At our venue at the Huntington Library you won't be more than 20 or 30 feet away from the musicians, and what you're experiencing is not sheer volume — for the Camerata ensemble plays also with a translucence and blend that will rival the Guarneri or the Takacs or any other ensemble you care to name — what you're experiencing is not sheer volume, but the immediacy and the viscerally compelling nature of chamber music performed in a chamber venue. Certainly when, as commanded by Shostakovitch, a string quartet and a 9 foot concert grand Steinway play a sustained fortissimo you will feel it in your bones. But that is as it should be. Chamber music is not written to be played in 1,000 & 2,000 seat caverns — you are meant to breathe with the artists, and hear the grit of the bow as it engages the string.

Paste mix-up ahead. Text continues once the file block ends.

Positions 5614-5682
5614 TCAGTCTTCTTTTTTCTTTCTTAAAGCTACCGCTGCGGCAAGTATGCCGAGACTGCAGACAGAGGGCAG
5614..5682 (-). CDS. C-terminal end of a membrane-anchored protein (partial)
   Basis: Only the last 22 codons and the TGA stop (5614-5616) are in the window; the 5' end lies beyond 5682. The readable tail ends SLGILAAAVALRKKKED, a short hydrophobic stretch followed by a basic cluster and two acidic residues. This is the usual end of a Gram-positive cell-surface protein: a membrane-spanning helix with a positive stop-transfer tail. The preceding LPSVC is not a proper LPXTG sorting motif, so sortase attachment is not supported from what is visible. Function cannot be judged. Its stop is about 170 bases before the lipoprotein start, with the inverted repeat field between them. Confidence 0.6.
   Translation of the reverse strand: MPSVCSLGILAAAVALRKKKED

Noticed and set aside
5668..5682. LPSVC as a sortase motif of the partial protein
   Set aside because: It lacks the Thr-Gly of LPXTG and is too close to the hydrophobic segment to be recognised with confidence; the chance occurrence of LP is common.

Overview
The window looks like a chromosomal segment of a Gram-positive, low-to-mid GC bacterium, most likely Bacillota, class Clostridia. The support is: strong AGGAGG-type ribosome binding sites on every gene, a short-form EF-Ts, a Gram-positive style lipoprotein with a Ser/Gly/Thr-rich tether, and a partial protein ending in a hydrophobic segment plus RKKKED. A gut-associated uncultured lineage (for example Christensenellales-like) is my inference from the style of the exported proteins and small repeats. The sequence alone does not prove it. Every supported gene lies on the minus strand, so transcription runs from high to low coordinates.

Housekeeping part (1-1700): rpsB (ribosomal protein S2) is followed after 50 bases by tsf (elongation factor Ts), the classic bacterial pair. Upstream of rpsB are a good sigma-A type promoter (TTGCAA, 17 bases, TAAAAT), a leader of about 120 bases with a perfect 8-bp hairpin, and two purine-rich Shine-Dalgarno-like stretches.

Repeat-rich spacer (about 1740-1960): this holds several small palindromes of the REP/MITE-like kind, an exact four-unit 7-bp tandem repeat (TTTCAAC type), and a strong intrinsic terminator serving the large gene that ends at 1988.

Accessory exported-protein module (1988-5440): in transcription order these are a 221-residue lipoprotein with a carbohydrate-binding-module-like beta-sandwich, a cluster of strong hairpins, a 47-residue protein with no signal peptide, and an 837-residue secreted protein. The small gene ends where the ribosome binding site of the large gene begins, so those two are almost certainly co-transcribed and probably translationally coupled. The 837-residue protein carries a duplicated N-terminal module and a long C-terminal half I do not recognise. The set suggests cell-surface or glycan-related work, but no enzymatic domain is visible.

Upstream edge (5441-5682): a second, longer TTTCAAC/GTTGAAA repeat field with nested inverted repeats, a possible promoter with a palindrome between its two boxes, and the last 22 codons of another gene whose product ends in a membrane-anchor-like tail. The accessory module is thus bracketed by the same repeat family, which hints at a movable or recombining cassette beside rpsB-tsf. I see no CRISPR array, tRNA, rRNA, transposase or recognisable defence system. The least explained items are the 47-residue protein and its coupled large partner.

Through the latter half of the 20th century audiences have been mislead and conditioned to listen to music in these far-too-large venues. More and more these days, however, you will come across the true and truly dynamic experience in which the real pianissimo is almost impossible to separate from a silence and a real fortissimo will challenge the very pounding of your heart.

      That's chamber music, and that's what we do.


      Reply to this
    2. 3/13/2012 8:51 AM Karin Nelson wrote:
      I am also a long-time subscriber to the Coleman. Our tickets in the Beckman Auditorium are second-row center. Our tickets for Camerata are also second-row, close to the center. The volume for me is similar in both halls. Most of the Coleman groups have played regularly or exclusively together for many years; the Camerata musicians do not have that advantage. I love the Coleman and the Camerata. The groups in both organizations are a treat to hear and provide different experiences. I think the Camerata musicians do wonderful work.
      Reply to this
  • 3/12/2012 10:48 AM Peggy wrote:
    I thoroughly enjoyed last week's concert, Adrian. Thanks for all the work that benefits us, your audience!
    Reply to this
  • 3/12/2012 11:20 AM Jean wrote: